"I thought we did an amazing job of that, just staying in the game. You've got to keep fighting and be professional. For a young team, it's pretty special what we're doing so far."
2. Another positive to close the month is that the rotation appeared to be shifting into gear. The starters had shaved nearly a run off their ERA over the 12 games before Tuesday, when Doug Fister gave the Rangers his best of the season.
Fister allowed two unearned runs in 6 2/3 innings. The runs, though, were unearned because of his throwing error. He was a pitch away from getting away with it, but Jason Kipnis got him for a two-run two-out double on an 0-2 pitch.
Fister liked the results, but also said his numbers might be a tad misleading. He credited the defense, including Gallo making a catch in left field like "he was catching a pass across the middle" to prevent a run in the third.
But Fister deserves more credit than he was willing to take. He pitched out of trouble, kept the ball mostly on the ground, and pitched into the seventh inning for the first time this season on a night the bullpen was working short-handed.
"Overall, not a bad day," Fister said. "That's a full team effort right there, to say the least."
Matt Moore gets his turn Wednesday. He has a 3.00 ERA in his past 18 innings covering three starts and a one-inning relief appearance Sunday. Good starting pitching is contagious, as the starters don't want to be the one who lets the rotation down with a stinker.
"It is nice when you can rattle off 3, 4 or 5 in a row," Moore said. "The guys start to feed off each other. Sometimes hard starts to a season, it can take us a little longer to get out of it, but hopefully we can keep trending upward."
3. Two hitters who historically haven't hit well at all against left-handed pitchers are suddenly hitting lefties with regularity and hitting them hard.
Jurickson Profar and Nomar Mazara have consecutive games with extra-base hits against lefties in key situations. They put the Rangers in position two win Monday with back-to-back RBI doubles in the eighth, and on Tuesday they turned a 2-0 game into a 6-0 game in the seventh.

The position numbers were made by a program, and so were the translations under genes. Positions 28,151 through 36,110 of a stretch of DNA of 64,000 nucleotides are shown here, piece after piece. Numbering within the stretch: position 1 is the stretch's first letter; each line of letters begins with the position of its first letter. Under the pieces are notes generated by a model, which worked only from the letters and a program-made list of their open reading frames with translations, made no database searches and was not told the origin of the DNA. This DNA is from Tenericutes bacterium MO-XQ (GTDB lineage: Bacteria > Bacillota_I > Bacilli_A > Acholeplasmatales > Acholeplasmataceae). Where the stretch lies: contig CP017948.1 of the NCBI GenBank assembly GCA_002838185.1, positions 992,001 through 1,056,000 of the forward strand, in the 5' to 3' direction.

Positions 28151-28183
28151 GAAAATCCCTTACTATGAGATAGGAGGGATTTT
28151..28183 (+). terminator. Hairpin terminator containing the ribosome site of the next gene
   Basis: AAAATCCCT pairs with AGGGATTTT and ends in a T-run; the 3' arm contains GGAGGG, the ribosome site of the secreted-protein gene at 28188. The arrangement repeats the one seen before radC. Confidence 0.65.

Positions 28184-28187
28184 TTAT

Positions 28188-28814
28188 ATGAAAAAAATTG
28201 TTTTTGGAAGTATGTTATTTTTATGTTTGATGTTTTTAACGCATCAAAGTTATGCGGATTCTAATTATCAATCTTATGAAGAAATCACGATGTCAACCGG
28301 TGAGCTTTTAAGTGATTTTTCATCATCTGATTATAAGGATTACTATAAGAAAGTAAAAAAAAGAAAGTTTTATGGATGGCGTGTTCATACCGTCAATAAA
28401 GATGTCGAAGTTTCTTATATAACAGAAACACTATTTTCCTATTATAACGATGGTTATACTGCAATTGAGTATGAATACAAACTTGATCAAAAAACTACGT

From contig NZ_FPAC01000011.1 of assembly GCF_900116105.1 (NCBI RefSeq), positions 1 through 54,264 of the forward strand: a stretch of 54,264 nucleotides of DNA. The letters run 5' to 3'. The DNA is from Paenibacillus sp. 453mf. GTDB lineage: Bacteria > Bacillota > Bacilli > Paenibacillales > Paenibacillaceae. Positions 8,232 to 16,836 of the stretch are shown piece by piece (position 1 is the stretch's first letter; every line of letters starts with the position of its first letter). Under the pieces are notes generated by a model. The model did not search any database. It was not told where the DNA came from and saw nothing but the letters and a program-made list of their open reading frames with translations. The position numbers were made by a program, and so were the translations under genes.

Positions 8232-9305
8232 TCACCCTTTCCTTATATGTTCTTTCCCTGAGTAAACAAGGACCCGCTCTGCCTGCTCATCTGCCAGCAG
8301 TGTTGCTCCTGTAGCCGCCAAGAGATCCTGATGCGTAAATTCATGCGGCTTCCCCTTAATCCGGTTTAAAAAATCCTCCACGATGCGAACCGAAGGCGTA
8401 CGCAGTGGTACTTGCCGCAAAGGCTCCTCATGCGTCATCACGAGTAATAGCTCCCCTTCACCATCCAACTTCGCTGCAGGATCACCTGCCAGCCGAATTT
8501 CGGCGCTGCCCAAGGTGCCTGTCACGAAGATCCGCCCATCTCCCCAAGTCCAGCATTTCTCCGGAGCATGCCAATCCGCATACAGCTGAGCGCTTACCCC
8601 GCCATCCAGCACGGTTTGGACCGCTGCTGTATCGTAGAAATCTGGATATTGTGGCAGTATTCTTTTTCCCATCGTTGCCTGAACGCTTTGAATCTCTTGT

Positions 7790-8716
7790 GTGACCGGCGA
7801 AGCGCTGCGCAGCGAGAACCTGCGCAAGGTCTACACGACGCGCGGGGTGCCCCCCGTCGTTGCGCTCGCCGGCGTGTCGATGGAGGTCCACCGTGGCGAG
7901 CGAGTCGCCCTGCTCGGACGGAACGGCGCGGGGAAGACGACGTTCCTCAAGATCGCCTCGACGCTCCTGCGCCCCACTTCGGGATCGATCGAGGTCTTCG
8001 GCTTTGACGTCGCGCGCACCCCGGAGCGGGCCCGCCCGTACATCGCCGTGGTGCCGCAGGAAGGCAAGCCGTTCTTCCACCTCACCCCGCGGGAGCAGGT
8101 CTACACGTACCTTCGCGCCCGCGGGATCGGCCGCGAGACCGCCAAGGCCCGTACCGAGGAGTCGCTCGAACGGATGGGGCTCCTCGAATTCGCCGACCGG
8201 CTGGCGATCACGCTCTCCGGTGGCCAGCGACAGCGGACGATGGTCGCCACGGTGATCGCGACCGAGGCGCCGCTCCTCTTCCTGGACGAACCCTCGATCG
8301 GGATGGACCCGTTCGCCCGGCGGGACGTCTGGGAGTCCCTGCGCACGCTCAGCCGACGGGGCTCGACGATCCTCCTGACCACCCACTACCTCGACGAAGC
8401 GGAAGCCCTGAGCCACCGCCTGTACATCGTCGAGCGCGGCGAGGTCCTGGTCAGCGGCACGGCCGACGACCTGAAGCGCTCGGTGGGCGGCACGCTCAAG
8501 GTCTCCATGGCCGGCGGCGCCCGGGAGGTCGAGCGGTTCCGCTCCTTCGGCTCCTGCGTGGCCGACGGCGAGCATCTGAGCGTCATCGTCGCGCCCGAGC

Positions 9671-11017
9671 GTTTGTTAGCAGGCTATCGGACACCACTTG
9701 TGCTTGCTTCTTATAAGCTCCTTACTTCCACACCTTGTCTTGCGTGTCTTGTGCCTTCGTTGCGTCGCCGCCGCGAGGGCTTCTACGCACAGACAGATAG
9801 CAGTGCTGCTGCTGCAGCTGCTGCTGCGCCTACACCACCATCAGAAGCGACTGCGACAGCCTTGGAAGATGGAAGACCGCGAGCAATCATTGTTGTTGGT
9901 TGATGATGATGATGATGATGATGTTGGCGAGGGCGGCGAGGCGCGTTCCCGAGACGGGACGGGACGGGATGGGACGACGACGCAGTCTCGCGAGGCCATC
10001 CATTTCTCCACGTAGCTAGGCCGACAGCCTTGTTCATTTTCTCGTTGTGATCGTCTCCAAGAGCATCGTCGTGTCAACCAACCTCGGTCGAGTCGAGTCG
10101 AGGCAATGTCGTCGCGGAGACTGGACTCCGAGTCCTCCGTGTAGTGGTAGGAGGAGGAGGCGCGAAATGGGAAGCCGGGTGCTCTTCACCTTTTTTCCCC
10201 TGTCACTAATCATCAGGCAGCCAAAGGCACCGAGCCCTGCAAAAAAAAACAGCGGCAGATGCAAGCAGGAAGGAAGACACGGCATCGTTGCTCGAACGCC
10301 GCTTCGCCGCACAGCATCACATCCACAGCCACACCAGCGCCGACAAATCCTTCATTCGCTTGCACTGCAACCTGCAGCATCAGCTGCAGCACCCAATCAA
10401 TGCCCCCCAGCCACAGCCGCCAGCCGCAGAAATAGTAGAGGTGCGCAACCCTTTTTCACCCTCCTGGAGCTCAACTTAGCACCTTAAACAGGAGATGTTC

Profar outlasted Jeff Beliveau by fouling off five straight 3-2 pitches before doubling into the left-field corner to score two. Mazara followed with two-run homer to center field.
Profar and Mazara entered the game batting .375 and .303 against lefties after entering the season at .188 and .231 in their careers against them. Profar has a seven-game hit streak vs. lefties, and Mazara has two homers off lefties to double his career total.
"Profar, the 11-pitch at-bat prior to the Mazara home run, was incredible," Banister said.
Profar, now a wise old man at 25, is still a young player in terms of experience. His service clock says one thing, but two of those seasons he has amassed were spent on the disabled list, and this is his first extended stretch as an everyday player.
That is helping him find his rhythm at the plate and in the field, where a few throws have gotten away from him. But he works on his defense early whenever possible, and he has been able to apply the work he has put in on his right-handed swing.
"Playing every day, seeing pitches every day makes me comfortable at the plate," Profar said. "I'm just trying to help the team win."
He and Mazara have been doing a pretty good job of that in the first two games of this series.